In 1916, the United States and Great Britain (on behalf of Canada) adopted a uniform system of protection for nearly all migratory bird species that inhabit — and often migrate between — the United States and Canada. This month, in a timely release, The Nature Conservancy (TNC) unveiled a new study on migratory species in the Gulf of Mexico. Understanding the migratory pathways of fish, sea turtles, marine mammals, and birds are critical not only to species survival but also to the overall health of the Gulf of Mexico Large Marine Ecosystem.

Dr. Jorge Brenner and his team, including Carly Voight and Dr. David Mehlman, worked with more than 100 scientists to synthesize information about the pathways of migratory species. The study included nine birds like the whooping crane and wood thrush. The goal is to increase understanding of the migratory strategies and corridors of representative migratory fish, sea turtle, marine mammal, and bird species in the Gulf. Brenner’s team hopes the information will inform and motivate government decision-makers to support further research on migratory pathways. These pathways enable the survival of individual species and the protection of the overall health of the Gulf of Mexico ecosystem.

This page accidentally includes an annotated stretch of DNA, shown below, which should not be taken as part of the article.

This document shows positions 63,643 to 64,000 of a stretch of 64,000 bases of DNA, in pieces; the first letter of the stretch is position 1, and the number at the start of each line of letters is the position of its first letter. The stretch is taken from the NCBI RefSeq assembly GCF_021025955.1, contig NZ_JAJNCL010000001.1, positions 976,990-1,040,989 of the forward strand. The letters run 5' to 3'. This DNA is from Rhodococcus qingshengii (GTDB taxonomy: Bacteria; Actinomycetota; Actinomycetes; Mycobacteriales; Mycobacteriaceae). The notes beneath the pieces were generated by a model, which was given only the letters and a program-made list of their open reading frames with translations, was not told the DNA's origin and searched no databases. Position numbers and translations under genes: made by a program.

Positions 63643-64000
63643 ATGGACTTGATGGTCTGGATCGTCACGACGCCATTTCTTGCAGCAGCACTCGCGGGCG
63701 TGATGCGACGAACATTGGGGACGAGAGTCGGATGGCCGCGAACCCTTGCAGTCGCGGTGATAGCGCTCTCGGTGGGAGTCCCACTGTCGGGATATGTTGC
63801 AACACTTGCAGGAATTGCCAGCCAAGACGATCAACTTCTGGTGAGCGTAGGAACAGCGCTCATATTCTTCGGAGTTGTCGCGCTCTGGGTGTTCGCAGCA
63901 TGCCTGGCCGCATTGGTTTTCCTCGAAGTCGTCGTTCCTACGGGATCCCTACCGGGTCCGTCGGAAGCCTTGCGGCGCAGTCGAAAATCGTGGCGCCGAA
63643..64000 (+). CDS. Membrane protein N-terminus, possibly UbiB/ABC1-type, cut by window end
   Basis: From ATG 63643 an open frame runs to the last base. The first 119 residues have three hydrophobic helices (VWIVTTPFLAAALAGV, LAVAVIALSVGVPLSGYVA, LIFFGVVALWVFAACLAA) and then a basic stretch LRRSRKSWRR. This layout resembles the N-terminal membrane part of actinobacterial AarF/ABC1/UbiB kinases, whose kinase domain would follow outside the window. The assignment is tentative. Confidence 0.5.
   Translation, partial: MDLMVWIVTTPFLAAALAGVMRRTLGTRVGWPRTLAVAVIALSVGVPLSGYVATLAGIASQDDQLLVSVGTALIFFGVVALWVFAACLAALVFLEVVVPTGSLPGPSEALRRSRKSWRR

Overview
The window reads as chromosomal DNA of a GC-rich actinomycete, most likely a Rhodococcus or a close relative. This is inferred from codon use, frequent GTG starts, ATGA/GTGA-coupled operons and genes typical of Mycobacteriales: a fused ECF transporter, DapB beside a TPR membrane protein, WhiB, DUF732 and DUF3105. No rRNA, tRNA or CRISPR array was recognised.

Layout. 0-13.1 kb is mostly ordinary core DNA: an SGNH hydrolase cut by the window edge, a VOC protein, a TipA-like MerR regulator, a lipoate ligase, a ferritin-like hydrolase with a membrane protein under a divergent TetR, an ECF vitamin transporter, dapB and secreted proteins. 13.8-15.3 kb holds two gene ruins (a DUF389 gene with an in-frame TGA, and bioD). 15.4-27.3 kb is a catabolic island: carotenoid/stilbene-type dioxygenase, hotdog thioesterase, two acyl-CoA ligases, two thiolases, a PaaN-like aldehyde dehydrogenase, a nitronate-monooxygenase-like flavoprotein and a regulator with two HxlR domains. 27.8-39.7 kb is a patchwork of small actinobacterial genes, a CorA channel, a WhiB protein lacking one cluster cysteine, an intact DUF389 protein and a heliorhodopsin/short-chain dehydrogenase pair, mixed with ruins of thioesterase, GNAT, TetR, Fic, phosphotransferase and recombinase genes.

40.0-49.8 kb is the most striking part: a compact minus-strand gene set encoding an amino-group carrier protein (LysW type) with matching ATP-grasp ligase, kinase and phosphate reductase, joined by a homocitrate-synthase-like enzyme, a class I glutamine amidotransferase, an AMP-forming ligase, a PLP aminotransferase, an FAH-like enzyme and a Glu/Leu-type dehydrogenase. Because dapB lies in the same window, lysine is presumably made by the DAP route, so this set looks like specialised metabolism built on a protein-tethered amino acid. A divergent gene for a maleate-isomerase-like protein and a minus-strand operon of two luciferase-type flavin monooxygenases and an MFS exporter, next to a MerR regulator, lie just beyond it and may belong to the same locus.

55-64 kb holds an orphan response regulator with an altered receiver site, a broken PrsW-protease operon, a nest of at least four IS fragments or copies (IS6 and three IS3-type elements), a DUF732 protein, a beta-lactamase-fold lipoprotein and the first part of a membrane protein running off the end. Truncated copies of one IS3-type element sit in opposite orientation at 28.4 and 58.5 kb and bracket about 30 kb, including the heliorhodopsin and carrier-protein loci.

In November, the U.S. Fish and Wildlife Service is commemorating the 100th anniversary of the signing of the first international commitment to protect and conserve migratory birds, the Migratory Bird Treaty. They are holding a fun, family-friendly event at the Audubon Zoo in New Orleans, Louisiana. Gulf Bird Fest will be held November 12th from 10 am – 2 pm with bird-related activities and entertainment. This event is free with your Zoo admission.

A copy of the TNC report, Migratory Species in the Gulf of Mexico Large Marine Ecosystem is available by download. For more information on Gulf Bird Fest go to the Audubon Nature Institute website.